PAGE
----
This is an area where I’ve found it easy to get lost in the creation of resources and materials when I could have been sketching. But the fever seems to have passed, leaving me with a diverse set of palettes for different occasions…
The creation of mini palettes is richly documented on the web, and the range of approaches is huge, from the fairly ubiquitous and simple Altoids tin adaption, to Russ Stutler who vacuum forms his own plastic palette inserts which he adds to home made wooden hinged panels. I think I’m somewhere in the middle of this continuum, but time will tell.
So, strictly for the obsessed, here are some of my various palette versions, all alongside a water-brush for scale:
The first pocket palette I made, using a mint tin, the lid painted white, with 12 half-pans of paint (held in place with magnetic tape) and enough room left to house a Koi folding water-brush. The whole thing was a bit too thick, and heavy and I ended up unnecessarily carrying about £60 worth of paint around. Half-pans are also very narrow, so there’s little room for the brush to move around.
The great leap forward! Using a Muji card case, made from aluminium so very light, and also very thin. I used plastic strip, 4mm square section, that I found in a modellers’ shop to make the separate pans, super-glued into place. Still 12 colours, so I used the lid to mix colours, having to wipe it clean several times during even a small sketch, and the pans were still frustratingly small.
The final (so far) version of the pocket sized kit. Another Muji card-case, but using some thinner white plastic strips. Now only 6 colours so room for 2 extra mixing wells and bigger pans for the paint (almost full-pan). This one’s great for sketches in an A6 book (small Moleskine size), but too small for anything bigger. So…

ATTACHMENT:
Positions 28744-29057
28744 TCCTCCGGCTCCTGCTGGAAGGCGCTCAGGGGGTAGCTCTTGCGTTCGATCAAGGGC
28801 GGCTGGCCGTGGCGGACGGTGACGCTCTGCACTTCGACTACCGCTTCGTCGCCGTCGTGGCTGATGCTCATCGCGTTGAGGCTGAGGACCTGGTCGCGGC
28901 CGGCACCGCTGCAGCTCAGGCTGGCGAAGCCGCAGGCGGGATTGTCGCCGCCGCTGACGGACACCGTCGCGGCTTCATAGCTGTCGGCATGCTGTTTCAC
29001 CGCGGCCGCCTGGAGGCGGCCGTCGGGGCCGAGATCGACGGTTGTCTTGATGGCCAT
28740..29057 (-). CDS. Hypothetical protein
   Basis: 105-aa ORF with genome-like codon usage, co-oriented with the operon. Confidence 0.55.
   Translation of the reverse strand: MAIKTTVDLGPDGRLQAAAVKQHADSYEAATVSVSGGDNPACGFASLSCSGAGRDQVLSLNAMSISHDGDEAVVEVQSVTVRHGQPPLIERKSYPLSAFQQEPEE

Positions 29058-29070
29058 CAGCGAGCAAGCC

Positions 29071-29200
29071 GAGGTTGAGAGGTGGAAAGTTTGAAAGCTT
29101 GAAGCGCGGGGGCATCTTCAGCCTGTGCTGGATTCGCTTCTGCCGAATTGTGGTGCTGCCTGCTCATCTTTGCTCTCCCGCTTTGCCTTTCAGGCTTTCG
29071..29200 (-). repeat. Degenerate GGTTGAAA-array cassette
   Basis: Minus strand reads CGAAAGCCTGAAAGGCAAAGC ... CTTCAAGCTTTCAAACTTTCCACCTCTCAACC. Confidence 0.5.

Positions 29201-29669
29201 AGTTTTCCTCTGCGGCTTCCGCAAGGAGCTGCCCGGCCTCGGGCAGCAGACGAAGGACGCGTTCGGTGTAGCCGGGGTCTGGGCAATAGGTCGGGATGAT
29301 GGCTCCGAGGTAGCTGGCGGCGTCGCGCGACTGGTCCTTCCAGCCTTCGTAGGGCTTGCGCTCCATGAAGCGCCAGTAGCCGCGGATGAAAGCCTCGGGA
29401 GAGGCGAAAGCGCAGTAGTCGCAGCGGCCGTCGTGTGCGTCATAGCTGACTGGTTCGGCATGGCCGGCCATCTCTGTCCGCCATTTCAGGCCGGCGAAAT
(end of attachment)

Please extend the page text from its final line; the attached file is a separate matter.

I made this one for sketching in an A5 book. The base of an eye-shadow set (hmmm) with 6 paint wells and 2 mixing areas built out of white plastic strips, and 2 large mixing areas cut from a cheap plastic folding palette. Both bits glued onto the inside of a folding book cover.
And the biggest one, for sketching with big paper, A4/A3 sketch books, and using a big brush. It a fairly inexpensive plastic palette with a thumbhole, made for 12 whole pans but I cut out some of the dividers so I can have 6 truly enormous paint wells. It’s lightweight but well made, £15 from Ken Bromley. I also added some extra strips of plastic to sub-divide a couple of the deep mixing wells so I can have more colours mixed at once.
Here are the 3 palettes next to each other so you can see relative size differences.
One final palette, originally a very cute Rowney set made from enamelled metal with 18 quarter-pans. It was £12 on eBay, I didn’t think much of the paints and quarter-pans are absurdly small, so I completely stripped it out, leaving room for 6 half-pans and some mixing wells that I cut out of a cheap plastic folding palette. As these sets are usually £40 new this approach isn’t very practical. Probably a future gift for someone…